• One in five people checks their privacy settings less than once a year or not at all.
  • One in 10 people checks their privacy settings less than every six months but at least once a year.
  • One in 10 people don’t know the privacy status of their accounts.

“While social media is a great way to share life’s milestones with friends and family, it should not come at the expense of your privacy and your home’s security. Every precaution should be taken to prevent leaving an online trail of breadcrumbs leading thieves to your door,” said Mr Bell.

“People tend to forget that the financial value of items, such as jewellery, wearable technology, tablets and other gadgets, accumulates over time and can be quite expensive to replace. More than that, the sentimental value is irreplaceable,” he said.

4 tips to stay safe on social media and lower the risk of a break in

By being more aware of your social media activity and making a few small changes, you might avoid tipping off suspect individuals that you are away from home.

Here a few key tips to help you stay safe on social media:

1.      Review your privacy settings

Social media platforms like Facebook and Twitter often change their privacy settings, so make sure your information is only shared with friends and followers who you would like to see your information. It might be worth making your address or phone number private in particular, as this could lead thieves directly to your home.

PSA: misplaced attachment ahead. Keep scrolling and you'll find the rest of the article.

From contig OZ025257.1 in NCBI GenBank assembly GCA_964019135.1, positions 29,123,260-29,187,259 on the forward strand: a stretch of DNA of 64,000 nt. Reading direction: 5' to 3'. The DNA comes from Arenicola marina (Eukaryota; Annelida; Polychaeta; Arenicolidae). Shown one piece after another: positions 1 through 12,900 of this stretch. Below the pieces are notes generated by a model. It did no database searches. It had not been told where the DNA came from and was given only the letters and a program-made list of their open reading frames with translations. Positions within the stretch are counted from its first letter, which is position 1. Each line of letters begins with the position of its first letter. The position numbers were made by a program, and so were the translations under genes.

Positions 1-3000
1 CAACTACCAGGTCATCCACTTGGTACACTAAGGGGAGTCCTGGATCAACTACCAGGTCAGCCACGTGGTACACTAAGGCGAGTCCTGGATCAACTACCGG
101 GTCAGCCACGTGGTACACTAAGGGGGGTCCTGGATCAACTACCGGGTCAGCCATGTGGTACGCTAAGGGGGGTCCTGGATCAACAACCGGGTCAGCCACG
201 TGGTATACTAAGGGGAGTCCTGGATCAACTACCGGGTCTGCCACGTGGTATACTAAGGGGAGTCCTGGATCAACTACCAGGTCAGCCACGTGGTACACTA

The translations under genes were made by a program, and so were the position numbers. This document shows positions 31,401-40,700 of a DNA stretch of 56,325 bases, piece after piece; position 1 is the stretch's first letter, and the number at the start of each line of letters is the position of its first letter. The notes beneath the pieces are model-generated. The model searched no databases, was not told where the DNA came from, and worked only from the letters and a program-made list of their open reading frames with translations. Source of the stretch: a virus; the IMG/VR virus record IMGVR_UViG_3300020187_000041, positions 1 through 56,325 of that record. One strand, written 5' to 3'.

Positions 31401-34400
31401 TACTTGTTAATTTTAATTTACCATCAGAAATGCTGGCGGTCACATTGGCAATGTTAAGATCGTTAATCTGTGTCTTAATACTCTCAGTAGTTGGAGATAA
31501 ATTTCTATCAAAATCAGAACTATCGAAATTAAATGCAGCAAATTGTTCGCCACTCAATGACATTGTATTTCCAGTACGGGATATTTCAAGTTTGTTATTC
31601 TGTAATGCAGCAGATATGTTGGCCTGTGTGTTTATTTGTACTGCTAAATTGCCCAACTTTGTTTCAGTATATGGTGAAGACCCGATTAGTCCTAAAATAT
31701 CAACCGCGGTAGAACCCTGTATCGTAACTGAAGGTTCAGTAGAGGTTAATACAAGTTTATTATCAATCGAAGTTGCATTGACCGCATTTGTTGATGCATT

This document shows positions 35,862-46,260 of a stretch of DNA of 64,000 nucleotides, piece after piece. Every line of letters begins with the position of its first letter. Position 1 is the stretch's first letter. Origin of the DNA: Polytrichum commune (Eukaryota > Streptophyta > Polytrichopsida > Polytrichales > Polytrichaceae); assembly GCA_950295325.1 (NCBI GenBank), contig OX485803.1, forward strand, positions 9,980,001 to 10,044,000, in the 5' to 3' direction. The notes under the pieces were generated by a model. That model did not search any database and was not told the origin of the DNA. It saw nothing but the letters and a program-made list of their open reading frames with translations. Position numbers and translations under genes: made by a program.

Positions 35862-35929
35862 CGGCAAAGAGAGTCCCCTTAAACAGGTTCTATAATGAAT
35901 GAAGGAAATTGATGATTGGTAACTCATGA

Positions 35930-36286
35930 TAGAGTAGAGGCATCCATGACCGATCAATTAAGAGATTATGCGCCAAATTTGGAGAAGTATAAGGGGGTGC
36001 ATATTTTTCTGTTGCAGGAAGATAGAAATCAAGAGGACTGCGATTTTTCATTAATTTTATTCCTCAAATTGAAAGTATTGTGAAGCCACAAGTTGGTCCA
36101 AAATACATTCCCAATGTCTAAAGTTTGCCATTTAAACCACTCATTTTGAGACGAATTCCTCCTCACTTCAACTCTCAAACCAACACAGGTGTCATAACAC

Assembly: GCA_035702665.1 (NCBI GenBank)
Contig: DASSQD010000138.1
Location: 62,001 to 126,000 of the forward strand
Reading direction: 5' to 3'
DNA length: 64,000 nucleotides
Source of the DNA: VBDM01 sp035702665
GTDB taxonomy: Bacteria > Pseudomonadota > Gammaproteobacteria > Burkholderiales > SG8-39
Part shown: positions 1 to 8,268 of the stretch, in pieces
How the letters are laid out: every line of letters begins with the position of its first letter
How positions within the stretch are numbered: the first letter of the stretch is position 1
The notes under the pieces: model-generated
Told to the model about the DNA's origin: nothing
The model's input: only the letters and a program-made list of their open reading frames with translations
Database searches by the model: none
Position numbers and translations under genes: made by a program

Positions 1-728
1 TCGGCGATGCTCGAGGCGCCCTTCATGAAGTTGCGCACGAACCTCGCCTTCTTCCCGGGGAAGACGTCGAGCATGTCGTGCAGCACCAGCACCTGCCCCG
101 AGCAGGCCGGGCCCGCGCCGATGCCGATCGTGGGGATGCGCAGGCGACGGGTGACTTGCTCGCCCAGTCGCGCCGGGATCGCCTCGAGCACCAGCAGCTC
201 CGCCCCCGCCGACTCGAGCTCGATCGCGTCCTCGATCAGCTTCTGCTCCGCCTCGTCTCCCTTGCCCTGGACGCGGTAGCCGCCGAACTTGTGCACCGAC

2.      Cull your friends list

Don’t worry about offending a few people, just get onto your account and consider who you really want viewing your life online. Take the time to go through and cull your friends list, because if you can’t trust everyone face-to-face, then it’s probably not a good idea to trust them with your details online.

3.      Location, location, location – be aware of it

Owning a smartphone can be very handy, but it also means most of your apps will be tracking your location everyday. Even messaging services can reveal your location if you agree to it. Remember that these location services show where you are, but also where you aren’t.

4.      Hold back on the holiday selfies

Avoid promoting your absence on social media, whether that be through a status update or posting a selfie of an overseas trip with geotags. The more you reveal about yourself and your location online, the more you could be compromising your security or the security of your home.

If you’re comparing home and contents insurance policies, the comparison table below displays some of the policies currently available on Canstar’s database for an Australian aged under 50, seeking cover in NSW or ACT for a cost to replace building and contents of below $550,000. Please note the table is sorted by Star Rating (highest to lowest), followed by provider name (alphabetical) and features links direct to the providers’ websites. Use Canstar’s home insurance comparison selector to view a wider range of policies.